The Fresh Loaf

News & Information for Amateur Bakers and Artisan Bread Enthusiasts

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Kashipan's picture

Rye Starter Acetone Smell: When is it ok, and when is it bad?

I've just tried starting my first sourdough starter!  I'm using a recipe that requires just a small amount of rye flour and water, and started it last Monday night, on a 24 hour feeding schedule.  The last time I fed it (increments of 30ml of water to 30g of rye flour, discarding 1/3 each time) was last night at 7pm.  Today is day 7.  The starter is doubled by the time I wake up in the morning, and just kind of hangs out until I feed it again in the evening.  It only falls a little bit, stays full of bubbles and develops no hooch.  There's no mold in it.  Color looks fine.  The consistency is that of thick oatmeal - not too wet, but easy to stir.

But the smell...I can't tell whether it's bad or good.

I don't usually stick my nose in it until it's time for its next feeding.  By that time, I definitely smell some alcohol, like the nail polish remover acetone thing lots of people talk about, but I also smell yeast and even some deep, dark, fermented fruity scent down there, like wine.  The smell is not overpowering, vomit inducing, or even filling up the house (I keep the starter on a dark shelf, room temperature, which hovers around 25C-27C this past week), but I definitely get a strong noseful when I first open it up.

Once I stir in the new flour and water, the smell just kind of goes back to the smell of wet rye flour and a little ferment.  Not strong.

I've been searching all over the internet, and am increasingly frustrated to see some people say that the second it smells like nail polish remover to dump it immediately and start over, while others say it just means the starter is active, hungry, and to feed it again.  Still others say that a young, week old starter will be full of all kinds of smells, and to just keep on as it is and let it develop for another week or longer.  Another place said that it's the rye flour that creates that kind of smell, compared to other flours.

Is the acetone smell ok in moderation?  When does an acetone smell start meaning your starter needs to be discarded?  I'm really confused and wondering how to proceed.  My gut tells me that it's the hungry starter acetone smell, but I really need your opinions, too.  I've got 10 hours to wait til the next feeding, and I can smell the acetone, alcohol, deep dark fruity fermenty yeast combination clearly now, in my puffed up, bubbly starter.  Does this sound ok to you?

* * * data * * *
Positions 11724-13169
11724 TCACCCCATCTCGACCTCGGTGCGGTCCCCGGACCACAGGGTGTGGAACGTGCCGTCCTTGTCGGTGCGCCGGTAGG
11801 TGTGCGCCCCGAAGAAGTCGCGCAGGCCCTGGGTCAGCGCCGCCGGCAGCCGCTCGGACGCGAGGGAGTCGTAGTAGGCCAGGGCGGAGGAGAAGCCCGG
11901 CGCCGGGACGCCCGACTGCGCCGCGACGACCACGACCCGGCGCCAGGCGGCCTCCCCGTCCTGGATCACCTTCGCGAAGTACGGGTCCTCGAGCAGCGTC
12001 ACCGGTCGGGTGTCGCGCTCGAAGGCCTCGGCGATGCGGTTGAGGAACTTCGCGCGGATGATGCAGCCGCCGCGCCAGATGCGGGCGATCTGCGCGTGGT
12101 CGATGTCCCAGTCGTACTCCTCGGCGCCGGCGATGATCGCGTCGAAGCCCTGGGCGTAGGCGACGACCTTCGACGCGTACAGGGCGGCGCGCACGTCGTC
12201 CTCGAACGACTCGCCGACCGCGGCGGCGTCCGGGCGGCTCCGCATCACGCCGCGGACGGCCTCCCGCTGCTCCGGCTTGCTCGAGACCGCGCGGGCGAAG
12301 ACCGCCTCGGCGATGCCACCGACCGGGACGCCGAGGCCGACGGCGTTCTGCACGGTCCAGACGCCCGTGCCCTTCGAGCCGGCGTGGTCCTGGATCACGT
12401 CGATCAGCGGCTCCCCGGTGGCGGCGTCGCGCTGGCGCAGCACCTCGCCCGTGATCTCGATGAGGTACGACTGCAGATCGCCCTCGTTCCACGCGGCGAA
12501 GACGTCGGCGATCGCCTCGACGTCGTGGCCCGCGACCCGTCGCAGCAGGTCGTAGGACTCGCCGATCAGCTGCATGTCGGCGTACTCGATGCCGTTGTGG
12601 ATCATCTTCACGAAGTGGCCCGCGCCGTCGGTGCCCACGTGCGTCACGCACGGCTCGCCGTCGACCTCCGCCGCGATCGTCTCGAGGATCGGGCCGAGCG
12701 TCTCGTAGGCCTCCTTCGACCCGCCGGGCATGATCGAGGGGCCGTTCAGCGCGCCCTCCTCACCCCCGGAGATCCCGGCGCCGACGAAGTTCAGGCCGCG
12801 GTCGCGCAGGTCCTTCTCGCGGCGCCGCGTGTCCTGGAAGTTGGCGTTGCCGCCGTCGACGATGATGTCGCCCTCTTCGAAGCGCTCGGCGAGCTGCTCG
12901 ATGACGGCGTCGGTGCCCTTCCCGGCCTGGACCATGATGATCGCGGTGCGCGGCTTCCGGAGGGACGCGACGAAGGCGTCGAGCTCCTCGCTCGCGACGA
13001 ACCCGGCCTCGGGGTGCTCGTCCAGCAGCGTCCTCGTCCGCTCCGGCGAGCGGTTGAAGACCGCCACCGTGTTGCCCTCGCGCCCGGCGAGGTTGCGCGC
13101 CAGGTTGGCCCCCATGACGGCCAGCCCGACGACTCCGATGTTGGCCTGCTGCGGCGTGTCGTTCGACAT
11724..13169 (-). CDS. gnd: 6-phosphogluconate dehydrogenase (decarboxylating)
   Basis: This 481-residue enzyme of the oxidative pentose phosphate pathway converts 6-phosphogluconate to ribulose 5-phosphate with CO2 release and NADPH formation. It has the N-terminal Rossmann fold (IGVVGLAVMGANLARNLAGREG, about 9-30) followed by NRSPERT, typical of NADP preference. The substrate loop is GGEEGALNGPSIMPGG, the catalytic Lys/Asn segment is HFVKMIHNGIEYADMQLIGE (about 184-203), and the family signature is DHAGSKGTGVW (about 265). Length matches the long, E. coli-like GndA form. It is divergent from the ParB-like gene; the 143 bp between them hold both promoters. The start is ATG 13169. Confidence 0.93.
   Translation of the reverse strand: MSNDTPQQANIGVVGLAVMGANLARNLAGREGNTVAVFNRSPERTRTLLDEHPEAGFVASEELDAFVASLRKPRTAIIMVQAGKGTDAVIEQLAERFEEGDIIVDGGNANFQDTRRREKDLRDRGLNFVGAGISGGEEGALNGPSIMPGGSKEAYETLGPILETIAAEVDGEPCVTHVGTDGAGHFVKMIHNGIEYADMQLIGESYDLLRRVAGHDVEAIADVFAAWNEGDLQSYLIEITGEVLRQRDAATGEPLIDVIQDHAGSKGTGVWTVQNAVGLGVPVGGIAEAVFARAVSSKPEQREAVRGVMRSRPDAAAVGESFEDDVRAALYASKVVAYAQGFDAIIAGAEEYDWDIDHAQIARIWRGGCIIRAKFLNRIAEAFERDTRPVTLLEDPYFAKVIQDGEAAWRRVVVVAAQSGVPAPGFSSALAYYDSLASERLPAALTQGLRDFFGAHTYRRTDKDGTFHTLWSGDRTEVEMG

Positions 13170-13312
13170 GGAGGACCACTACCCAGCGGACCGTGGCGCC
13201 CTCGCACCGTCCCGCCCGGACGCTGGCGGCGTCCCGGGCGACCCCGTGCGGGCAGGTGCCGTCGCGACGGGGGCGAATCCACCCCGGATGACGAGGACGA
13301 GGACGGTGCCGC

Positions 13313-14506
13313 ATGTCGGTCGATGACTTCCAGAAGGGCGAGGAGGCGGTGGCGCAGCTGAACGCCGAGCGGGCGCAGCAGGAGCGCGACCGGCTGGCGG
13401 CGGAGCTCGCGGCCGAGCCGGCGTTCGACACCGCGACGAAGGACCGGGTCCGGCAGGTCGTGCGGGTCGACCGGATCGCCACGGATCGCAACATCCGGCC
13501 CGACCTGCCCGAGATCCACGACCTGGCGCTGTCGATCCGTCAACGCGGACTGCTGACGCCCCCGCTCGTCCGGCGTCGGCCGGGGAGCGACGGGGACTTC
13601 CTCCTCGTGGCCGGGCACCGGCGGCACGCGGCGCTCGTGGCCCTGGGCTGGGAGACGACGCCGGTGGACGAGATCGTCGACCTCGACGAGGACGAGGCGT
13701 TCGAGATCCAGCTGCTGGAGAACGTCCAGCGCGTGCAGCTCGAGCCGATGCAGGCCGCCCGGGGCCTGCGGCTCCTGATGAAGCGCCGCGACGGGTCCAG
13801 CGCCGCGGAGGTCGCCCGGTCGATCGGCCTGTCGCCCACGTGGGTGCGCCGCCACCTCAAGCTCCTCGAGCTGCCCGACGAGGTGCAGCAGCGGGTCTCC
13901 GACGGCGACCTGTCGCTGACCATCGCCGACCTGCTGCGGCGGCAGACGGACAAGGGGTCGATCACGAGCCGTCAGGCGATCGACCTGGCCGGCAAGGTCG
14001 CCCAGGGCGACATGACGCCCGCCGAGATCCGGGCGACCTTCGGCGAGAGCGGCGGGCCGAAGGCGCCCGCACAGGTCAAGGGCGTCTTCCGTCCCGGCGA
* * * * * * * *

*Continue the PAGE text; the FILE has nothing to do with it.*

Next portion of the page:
ExperimentalBaker's picture

Sourdough Whole Wheat Waffles

Found the recipe from TFL (from JMonkey) using "discarded" starter.

Changed the melted butter/vegetable oil to coconut oil. Added a bit of vanilla extract as well.

Used a stovetop waffle maker from HappyCall (a Korean brand).

1st time making them. Not too bad. But because of the high humidity here, they turn soft very fast. Enjoyed eating a few pieces off the cooling rack while they're still crispy.

Happy Sunday.


jwilbershide's picture

what did bread look like?

I'm pretty new to the bread culture (so to speak). I understand the bakers yeast is a relatively new (in the last 100 years) development. Prior to that, loaves were built using natural starters.

What did bread look like in 1900? Were loaf pans used? I read somewhere that bread was sold by the pound, and it got me wondering about the whole bread process 100 years ago.

Thanks for your time,


O'donnell's picture

Tartine no 3 - Which flour is "Medium-strong wheat flour"?

Hi everybody. A long time reader, first time to write.

I was wondering which flour Robertson means when he writes "Medium-strong wheat flour".

Let's have a look at the second receipe in the book, WHEAT-RYE 10%. The receipe calls for:


400 g High-extraction wheat flour

400 g Medium-strong wheat flour

100 g Whole-grain dark rye flour

100 g Whole grain wheat flour